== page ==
HONOLULU (HawaiiNewsNow) - On today's Real Estate of Mind - Maintenance Fees.
If you are planning to buy a condo or townhouse, you should get familiar with Maintenance Fees and how they are determined. Scott Larimer, a Realtor Associate from Coldwell Banker Pacific Properties dropped by Sunrise this morning with some helpful tips. Check out the video from his interview and his bullet points below.
When should you consider or take into account Maintenance Fees?
Maintenance Fees come into play when you own a condominium or townhouse. When you get pre qualified with a Mortgage Broker or Loan Officer, make sure you budget for Maintenance Fees which are usually charged monthly. If a Single Family Home is part of a Subdivision Development, it might also have Maintenance Fees.
What is a Maintenance Fee?
As an owner of a condo or townhouse, a Maintenance Fee is your portion of the annual budgeted expenses to operate and maintain the common elements of the building. The expenses covered by your Maintenance Fee will vary from building to building. Most often they include water, sewer, landscaping and utilities for common elements.. like a recreation room. If the building has a security staff or front desk, that would also be paid for out of Maintenance Fees. In some buildings (condotels) Maintenance Fees could also cover each unit's electric, gas, basic cable, even central air conditioning costs.
Maintenance Fees can vary from building to building.. from year to year.
Your Maintenance Fee is based on the size of your condo or townhouse and is typically charged per square foot. In Hawaii, fees can be as low as $0.50 a square foot but could go up to and over $1.00 a square foot. Keep in mind, a lower Maintenance Fee usually means fewer amenities. The cost to run and maintain a swimming pool, hot tub, recreation deck, tennis court and front desk operation would result in higher Maintenance Fees.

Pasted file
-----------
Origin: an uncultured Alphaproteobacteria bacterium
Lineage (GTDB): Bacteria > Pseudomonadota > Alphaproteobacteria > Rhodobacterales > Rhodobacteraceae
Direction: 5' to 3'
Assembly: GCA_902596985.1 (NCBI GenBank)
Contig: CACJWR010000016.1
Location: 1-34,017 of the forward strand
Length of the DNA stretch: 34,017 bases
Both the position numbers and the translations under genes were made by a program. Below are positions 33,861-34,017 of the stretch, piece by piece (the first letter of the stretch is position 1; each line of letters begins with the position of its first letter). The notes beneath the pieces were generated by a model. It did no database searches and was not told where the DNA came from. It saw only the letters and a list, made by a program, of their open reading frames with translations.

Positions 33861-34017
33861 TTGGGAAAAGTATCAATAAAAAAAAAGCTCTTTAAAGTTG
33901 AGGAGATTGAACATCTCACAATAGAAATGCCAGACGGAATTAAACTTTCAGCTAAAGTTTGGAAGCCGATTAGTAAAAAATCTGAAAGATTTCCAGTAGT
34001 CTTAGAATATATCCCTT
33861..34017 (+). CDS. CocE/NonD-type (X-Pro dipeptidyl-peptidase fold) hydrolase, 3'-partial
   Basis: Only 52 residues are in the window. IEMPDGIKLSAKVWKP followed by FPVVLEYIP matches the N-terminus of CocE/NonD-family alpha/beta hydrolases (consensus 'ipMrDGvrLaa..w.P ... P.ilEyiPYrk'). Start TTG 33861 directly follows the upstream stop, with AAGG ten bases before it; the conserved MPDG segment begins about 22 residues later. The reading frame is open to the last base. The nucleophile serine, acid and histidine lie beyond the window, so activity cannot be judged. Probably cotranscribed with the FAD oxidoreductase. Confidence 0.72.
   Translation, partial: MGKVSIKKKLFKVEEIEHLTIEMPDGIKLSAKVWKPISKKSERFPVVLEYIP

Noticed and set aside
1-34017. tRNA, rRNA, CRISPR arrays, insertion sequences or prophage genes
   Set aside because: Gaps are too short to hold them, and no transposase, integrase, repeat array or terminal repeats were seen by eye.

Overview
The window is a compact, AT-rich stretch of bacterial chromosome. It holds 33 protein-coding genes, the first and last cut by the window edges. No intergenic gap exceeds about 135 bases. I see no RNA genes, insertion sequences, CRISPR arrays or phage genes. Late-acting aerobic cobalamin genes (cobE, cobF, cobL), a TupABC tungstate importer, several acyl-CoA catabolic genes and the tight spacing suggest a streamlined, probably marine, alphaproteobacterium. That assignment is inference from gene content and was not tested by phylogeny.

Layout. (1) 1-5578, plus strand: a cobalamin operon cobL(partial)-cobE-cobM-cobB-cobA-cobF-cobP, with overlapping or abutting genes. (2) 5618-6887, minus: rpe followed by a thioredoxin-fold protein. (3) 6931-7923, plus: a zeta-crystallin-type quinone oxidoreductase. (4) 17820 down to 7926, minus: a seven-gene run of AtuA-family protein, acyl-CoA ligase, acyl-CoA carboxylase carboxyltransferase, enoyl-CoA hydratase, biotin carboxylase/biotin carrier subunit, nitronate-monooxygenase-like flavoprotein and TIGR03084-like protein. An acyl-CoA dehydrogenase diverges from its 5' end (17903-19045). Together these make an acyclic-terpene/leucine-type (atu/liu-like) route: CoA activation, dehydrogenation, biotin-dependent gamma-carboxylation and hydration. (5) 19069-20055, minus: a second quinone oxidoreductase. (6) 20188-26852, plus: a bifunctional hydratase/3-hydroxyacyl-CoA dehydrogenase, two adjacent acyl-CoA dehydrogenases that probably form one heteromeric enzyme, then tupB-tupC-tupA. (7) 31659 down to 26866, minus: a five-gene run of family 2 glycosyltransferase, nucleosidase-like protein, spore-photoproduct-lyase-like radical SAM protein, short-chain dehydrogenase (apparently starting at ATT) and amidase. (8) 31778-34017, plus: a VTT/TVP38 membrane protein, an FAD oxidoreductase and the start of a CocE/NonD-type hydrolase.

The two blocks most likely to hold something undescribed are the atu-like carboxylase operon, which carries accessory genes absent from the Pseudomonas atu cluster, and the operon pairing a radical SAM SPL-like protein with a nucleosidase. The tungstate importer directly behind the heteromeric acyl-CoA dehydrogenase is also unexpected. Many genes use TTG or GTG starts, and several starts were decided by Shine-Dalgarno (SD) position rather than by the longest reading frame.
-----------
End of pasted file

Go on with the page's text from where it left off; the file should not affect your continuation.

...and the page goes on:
Are there any other things I should consider?
When you find the perfect home, carefully review the Condo Documents and the minutes from past Owner Association meetings. Check to see if there are any Special Assessments in place or being discussed. It's better to know these things up front.
Also, take a good look at the annual budget (including financial reserves) to see if the Association is pro-actively forecasting and maintaining the building equipment, structure and finishes. According to Hawaii law, Financial Reserves should be 50% of the annual budget for the building.